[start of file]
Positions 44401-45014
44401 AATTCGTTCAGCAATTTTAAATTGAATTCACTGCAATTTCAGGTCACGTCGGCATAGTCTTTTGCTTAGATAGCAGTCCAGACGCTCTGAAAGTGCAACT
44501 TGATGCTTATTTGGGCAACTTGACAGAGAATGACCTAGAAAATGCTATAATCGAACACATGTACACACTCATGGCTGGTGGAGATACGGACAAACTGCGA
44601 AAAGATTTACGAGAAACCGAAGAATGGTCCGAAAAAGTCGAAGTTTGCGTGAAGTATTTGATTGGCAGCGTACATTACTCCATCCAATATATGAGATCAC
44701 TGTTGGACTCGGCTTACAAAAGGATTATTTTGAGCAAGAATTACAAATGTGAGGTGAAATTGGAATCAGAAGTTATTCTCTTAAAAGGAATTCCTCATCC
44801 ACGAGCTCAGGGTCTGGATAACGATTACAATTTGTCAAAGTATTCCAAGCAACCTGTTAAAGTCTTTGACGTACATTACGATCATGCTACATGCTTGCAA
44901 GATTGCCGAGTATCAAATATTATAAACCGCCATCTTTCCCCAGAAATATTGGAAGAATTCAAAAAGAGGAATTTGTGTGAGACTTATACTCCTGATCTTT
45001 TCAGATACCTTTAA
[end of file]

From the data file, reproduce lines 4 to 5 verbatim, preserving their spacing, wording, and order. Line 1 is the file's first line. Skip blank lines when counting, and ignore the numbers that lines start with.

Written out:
44601 AAAGATTTACGAGAAACCGAAGAATGGTCCGAAAAAGTCGAAGTTTGCGTGAAGTATTTGATTGGCAGCGTACATTACTCCATCCAATATATGAGATCAC
44701 TGTTGGACTCGGCTTACAAAAGGATTATTTTGAGCAAGAATTACAAATGTGAGGTGAAATTGGAATCAGAAGTTATTCTCTTAAAAGGAATTCCTCATCC